Irkutskenergo owes its 22,000 employees two months' back wages. Workers have also missed out on the recent runup in their company's share price. When the company was privatized, employees were given 51% of the shares. But most of them didn't understand they might appreciate, and sold them. By the time the company's stock had nearly tripled in January, to 30 cents a share--or $15.75 per ADR--42% of the company was foreign owned. "Workers are complaining," says Borovsky.
But even amid the complaints, the economy is showing early signs of rebirth. Electrical consumption, for example, rose slightly in 1996, a possible harbinger of rising industrial production. Moscow's Brunswick Brokerage predicts that Russian gross domestic product will grow by 2% in 1997 and 5% in 1998, driven by new investment in industry. If Yeltsin is successful in cutting tax rates, companies in the unofficial "shadow" economy, particularly fast-growing service firms, will begin to report earnings, giving another boost to official GDP.
These early signs are leading many investors to focus on Russia not only as a way to buy into natural-resource companies for a song but also as a play on growth. That is leading them to put their money into regional phone and power companies such as Irkutskenergo. By all rights, these companies should bloom if the economy starts to move. Yet their stocks have trailed behind the more established Lukoil, Rostelecom, and Unified Energy System.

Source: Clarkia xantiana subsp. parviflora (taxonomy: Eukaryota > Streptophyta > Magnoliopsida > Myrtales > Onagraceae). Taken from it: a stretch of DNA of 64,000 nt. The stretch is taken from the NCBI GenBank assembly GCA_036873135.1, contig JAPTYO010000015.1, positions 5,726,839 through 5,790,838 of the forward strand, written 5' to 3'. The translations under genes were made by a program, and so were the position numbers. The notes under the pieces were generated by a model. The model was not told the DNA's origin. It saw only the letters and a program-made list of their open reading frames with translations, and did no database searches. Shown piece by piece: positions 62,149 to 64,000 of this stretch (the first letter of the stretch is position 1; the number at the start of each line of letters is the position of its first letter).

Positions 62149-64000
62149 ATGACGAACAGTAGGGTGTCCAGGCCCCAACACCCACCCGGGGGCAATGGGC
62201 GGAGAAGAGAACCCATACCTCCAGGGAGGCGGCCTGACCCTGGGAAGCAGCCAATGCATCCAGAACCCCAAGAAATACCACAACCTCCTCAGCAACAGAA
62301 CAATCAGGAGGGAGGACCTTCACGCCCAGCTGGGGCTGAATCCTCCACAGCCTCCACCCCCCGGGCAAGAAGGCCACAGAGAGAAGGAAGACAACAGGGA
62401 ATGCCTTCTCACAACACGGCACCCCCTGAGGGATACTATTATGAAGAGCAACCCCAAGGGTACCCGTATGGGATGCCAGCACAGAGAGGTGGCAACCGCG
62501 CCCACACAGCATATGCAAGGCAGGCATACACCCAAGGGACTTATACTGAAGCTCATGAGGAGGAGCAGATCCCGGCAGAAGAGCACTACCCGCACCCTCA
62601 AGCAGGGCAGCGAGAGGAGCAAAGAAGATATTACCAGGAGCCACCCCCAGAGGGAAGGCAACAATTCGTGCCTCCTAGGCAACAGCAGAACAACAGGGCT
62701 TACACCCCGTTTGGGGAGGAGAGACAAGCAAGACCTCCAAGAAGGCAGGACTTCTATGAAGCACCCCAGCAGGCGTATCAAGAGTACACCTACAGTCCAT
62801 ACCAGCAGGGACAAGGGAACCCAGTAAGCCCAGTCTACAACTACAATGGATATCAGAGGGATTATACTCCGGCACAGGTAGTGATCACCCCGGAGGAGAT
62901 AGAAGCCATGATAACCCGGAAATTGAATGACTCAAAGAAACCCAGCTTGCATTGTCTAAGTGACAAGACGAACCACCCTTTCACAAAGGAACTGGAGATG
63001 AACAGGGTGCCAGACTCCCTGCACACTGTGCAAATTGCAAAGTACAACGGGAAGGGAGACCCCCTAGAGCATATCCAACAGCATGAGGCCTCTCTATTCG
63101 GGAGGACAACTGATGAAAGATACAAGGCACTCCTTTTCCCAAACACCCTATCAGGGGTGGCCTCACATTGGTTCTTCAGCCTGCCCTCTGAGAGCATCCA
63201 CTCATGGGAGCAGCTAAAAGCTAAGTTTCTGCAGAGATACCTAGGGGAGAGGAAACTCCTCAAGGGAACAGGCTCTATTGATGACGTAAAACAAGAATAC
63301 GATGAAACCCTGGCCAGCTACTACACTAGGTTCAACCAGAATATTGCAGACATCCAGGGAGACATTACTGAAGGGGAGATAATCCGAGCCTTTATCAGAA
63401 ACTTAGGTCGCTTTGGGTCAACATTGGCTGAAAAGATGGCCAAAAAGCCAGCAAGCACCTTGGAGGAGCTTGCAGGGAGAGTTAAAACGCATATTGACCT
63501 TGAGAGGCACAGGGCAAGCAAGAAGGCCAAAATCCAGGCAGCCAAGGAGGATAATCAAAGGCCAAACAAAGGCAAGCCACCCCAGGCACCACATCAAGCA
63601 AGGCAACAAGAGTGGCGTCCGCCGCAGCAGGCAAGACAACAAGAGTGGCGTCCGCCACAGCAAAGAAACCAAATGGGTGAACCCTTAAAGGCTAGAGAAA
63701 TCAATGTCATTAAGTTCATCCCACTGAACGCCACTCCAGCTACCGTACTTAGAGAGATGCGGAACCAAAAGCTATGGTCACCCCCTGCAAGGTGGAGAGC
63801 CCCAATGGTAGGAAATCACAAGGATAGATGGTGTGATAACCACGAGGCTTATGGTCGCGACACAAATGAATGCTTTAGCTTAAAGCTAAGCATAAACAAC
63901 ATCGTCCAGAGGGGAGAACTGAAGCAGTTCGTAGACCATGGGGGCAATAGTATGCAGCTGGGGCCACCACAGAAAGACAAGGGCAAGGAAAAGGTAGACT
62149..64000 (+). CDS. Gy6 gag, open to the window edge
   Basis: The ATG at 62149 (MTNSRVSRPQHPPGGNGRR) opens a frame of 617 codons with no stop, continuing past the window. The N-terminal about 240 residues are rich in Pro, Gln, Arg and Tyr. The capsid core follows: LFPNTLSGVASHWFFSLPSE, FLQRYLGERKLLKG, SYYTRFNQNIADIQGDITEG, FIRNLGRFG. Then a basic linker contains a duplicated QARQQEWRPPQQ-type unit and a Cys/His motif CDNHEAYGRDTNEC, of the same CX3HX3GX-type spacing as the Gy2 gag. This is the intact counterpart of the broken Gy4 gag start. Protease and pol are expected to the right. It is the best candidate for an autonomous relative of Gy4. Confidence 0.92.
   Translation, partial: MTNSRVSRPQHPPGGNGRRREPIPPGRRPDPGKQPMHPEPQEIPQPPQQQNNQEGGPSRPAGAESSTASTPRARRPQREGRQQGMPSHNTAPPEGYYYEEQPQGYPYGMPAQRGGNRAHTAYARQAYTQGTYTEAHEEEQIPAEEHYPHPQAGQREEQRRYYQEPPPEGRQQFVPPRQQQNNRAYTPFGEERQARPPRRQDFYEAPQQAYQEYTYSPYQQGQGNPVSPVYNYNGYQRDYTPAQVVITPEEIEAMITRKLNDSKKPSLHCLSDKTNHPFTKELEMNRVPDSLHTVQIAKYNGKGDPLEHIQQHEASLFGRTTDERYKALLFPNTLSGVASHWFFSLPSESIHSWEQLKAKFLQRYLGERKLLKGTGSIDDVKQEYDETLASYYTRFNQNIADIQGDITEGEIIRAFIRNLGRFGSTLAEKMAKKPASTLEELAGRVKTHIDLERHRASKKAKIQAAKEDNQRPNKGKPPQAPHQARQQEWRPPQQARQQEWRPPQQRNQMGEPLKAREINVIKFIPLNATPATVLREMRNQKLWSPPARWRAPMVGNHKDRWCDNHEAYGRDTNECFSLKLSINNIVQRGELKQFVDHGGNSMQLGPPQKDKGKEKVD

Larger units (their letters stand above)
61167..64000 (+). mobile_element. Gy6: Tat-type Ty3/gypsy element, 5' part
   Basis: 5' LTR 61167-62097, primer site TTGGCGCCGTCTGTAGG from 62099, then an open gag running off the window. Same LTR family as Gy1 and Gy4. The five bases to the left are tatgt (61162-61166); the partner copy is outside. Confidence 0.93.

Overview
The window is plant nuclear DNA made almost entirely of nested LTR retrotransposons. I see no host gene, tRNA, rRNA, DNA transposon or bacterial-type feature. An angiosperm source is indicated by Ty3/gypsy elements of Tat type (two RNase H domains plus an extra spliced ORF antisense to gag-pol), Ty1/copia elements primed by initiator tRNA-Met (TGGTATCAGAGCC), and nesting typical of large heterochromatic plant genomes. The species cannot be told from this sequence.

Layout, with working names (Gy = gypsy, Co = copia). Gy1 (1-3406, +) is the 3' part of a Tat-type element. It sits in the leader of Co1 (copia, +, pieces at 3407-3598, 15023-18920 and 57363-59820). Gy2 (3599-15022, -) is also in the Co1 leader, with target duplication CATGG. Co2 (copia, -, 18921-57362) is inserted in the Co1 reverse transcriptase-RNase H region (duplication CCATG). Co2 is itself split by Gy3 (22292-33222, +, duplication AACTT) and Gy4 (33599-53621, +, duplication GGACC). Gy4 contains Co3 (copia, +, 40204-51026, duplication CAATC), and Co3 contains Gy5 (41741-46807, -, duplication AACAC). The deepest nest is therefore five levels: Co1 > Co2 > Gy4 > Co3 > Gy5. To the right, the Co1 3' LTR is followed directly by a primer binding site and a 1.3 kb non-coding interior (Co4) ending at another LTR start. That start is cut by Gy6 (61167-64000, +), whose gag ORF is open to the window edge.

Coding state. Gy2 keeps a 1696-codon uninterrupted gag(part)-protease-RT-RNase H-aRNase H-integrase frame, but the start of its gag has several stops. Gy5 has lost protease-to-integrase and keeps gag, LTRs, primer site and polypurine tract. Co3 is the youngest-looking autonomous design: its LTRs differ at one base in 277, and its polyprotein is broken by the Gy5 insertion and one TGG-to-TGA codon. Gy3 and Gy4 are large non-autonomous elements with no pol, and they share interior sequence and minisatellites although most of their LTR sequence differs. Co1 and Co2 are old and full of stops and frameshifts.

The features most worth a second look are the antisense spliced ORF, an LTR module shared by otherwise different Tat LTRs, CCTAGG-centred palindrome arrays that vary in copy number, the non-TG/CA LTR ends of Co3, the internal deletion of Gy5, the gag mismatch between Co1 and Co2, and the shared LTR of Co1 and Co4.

The broadening of the market is causing investors to take a closer look at fundamentals. Evaluated on the value of its reserves, Russia's premier integrated petroleum company, Lukoil, trades at a 90% discount to foreign oil firms. Nonetheless, the price-earnings ratios of many blue chips and a few second-tier telecom companies are now double, or even triple, that of their foreign counterparts. The surge of foreign cash has pushed Irkutskenergo's price-earnings ratio, for instance, to an eye-popping 71.5, compared with just 13.8 for the far more profitable Spanish utility Endesa. And Stephen O'Sullivan, head of research for MC Securities in London, estimates that if Lukoil's meager profits were restated in line with Western standards, its price-earnings ratio would be a robust 30, twice that of some Western companies.